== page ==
Happy Birthday, Auntie! Sunshine Cake for Everyone!

1917 Adelina

Adelina “Auntie” was born on March 31, 1894. Over the generations we lost track of whose true aunt she was. In 1943 she would have been 49 years old. Her sister was my Great Grandmother, whose son was my grandfather and soldier in the Army.

Auntie’s brother had served in WWI and letters between my grandfather and him show that he felt connected through war experience to Percy. Auntie served as the family member he could write to and share things that would have been too upsetting for his parents or his fiance, my grandmother.

Auntie was always cheerful. She did not have any children of her own, so she often relied on my grandfather’s family of 11 for entertainment and get-togethers. She was devoted to all of us – all four generations over the years – as if she were a mother.

She grew beautiful gardens of flowers. Peonies were her favorite. She stayed old-fashioned in many lovely ways. Her home was decorated in Victorian-era styles with bold wallpapers photo 1and crushed velvet chairs and couches. She had candy dishes full of Pepto-Bismol pink chalky mints.

I have trouble wrapping my mind all the food innovations she witnessed in her lifetime. She did not incorporate indoor plumbing until the late 60’s. Her kitchen sink involved an old hand pump. In the same year she was born, Iceberg Lettuce was introduced. She was older than Hershey’s Milk Chocolate, canned tuna and date palms. She loved dessert recipes and held on to hundreds of cake, frosting, pie, and all other sorts of treasures. ┬áMaybe because it was an exciting introduction as a young child, she had every kind of date recipe one can imagine.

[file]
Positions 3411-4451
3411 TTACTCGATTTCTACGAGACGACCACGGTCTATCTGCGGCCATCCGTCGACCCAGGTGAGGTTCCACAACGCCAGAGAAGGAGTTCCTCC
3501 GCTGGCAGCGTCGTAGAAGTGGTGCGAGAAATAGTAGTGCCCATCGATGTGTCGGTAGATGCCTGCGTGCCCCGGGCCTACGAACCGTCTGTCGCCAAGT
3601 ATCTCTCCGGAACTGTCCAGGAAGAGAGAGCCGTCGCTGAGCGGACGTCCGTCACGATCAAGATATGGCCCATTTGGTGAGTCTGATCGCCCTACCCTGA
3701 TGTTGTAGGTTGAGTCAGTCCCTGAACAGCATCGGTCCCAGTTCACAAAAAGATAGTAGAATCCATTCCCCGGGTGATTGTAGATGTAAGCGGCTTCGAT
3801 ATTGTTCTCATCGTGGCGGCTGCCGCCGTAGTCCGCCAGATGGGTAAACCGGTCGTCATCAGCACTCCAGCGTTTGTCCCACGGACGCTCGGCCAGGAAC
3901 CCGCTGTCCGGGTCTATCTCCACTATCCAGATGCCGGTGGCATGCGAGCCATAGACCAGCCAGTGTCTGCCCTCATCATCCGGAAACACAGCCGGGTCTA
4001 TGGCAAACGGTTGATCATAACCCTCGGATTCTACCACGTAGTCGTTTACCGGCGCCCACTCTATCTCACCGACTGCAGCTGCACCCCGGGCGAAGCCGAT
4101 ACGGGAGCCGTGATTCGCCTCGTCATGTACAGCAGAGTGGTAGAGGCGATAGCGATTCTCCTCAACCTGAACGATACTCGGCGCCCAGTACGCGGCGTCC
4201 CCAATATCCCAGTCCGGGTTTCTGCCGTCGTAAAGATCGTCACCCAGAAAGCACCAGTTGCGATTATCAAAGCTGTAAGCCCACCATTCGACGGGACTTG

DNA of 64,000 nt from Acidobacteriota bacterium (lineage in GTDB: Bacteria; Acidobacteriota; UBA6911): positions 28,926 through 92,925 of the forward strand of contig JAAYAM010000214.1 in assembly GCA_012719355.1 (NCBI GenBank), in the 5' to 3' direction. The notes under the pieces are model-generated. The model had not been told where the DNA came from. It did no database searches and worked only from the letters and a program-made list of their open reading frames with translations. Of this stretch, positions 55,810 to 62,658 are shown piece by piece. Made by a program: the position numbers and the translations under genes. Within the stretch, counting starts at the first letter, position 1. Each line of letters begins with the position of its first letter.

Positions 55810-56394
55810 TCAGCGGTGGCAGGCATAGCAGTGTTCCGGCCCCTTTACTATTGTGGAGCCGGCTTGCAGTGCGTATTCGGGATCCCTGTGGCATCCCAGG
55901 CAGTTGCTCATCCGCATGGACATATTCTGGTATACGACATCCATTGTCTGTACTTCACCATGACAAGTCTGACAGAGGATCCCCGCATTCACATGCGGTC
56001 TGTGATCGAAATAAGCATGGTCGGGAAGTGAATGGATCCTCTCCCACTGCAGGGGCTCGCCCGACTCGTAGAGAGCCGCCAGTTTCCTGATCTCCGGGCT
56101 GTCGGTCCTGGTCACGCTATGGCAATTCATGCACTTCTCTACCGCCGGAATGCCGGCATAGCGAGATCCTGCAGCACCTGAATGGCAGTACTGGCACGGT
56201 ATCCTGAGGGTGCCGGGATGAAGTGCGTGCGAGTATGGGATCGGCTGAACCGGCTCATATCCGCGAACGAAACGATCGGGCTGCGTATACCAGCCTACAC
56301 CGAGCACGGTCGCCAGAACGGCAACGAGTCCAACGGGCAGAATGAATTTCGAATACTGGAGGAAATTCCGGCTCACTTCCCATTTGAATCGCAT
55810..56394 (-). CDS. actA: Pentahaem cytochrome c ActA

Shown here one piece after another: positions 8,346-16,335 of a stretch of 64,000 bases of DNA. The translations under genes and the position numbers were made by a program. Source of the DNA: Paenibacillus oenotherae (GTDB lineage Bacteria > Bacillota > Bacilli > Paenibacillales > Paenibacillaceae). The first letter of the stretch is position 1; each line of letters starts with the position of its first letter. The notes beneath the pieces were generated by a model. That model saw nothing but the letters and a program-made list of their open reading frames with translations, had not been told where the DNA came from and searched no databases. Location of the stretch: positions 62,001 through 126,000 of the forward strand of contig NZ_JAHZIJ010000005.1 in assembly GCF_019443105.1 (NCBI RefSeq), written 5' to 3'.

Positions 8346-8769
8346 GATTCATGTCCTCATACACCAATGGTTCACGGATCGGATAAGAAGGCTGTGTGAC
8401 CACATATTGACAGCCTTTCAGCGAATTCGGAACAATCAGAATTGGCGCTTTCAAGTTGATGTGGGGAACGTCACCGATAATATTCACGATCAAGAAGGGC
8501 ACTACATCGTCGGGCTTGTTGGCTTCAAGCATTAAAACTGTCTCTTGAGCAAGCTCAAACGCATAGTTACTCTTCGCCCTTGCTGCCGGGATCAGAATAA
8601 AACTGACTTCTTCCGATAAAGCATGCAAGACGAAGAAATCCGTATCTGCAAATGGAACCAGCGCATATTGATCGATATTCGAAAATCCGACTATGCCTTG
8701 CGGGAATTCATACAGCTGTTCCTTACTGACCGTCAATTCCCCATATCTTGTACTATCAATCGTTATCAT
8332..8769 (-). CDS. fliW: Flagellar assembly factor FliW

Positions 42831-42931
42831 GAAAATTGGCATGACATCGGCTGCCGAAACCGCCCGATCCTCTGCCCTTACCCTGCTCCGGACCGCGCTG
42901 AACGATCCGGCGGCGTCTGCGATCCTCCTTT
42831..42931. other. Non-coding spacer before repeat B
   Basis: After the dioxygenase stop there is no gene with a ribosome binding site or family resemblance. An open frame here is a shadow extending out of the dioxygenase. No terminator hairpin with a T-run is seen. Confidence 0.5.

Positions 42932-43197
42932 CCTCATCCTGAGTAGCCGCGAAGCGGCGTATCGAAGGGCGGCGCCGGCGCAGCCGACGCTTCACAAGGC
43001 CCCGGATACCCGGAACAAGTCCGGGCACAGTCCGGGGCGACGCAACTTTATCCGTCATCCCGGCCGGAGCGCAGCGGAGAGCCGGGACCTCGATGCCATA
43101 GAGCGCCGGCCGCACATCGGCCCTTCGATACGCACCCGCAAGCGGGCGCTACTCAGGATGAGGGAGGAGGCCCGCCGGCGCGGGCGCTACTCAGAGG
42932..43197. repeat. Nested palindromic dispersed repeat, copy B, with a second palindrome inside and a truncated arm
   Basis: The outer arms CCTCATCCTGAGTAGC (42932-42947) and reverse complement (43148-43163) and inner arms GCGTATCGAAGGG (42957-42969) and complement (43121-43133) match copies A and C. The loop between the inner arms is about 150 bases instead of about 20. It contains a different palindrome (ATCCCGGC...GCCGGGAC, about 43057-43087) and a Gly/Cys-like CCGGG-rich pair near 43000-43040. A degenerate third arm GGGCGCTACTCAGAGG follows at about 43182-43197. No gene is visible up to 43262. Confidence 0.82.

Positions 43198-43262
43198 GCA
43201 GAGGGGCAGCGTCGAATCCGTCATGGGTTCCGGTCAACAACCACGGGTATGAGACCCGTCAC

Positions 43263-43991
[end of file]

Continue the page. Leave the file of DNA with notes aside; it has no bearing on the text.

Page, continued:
She was 18 when the Titanic sank and 34 years old when pre-sliced bread was introduced and 49 when it was banned during WWII as the machinery used to slice it in factories

1941 Adelinewas more needed for war production efforts.

I don’t know for sure, but I imagine she was a homemaker who, like many others, viewed the “progress” and “modern conveniences” of the kitchen post WWII as trouble. The new way was one that would lessen the authenticity of ┬áhomemade.

Auntie’s all-time favorite recipes were fudge and Sunshine Cake. The fudge she made in large batches and stored in coffee tins on the stairway. She’d offer the fudge to everyone who stopped by. Sometimes the fudge didn’t keep so well and when she popped off the cover the whole batch would be fuzzy and green.

The Sunshine Cake became a staple at the family birthday parties. There is family debate about the right recipe and ingredients. She was good about writing it down and sharing it with everyone, but some versions leave out the directions. Other versions are slightly different than all the rest. Luckily, the Sunshine Cake recipe was popular in its time and by patching together versions in the family and researching others online, it is possible to replicate Auntie’s favorite cake.

For Auntie’s party tonight I made the filling from a lemon/orange custard and the frosting from a boiled sugar water (7 Minute Frosting) combination. Auntie loved a caramel filling and topping, but I think she would have approved of my revision.

She probably would have asked to take the recipe home!


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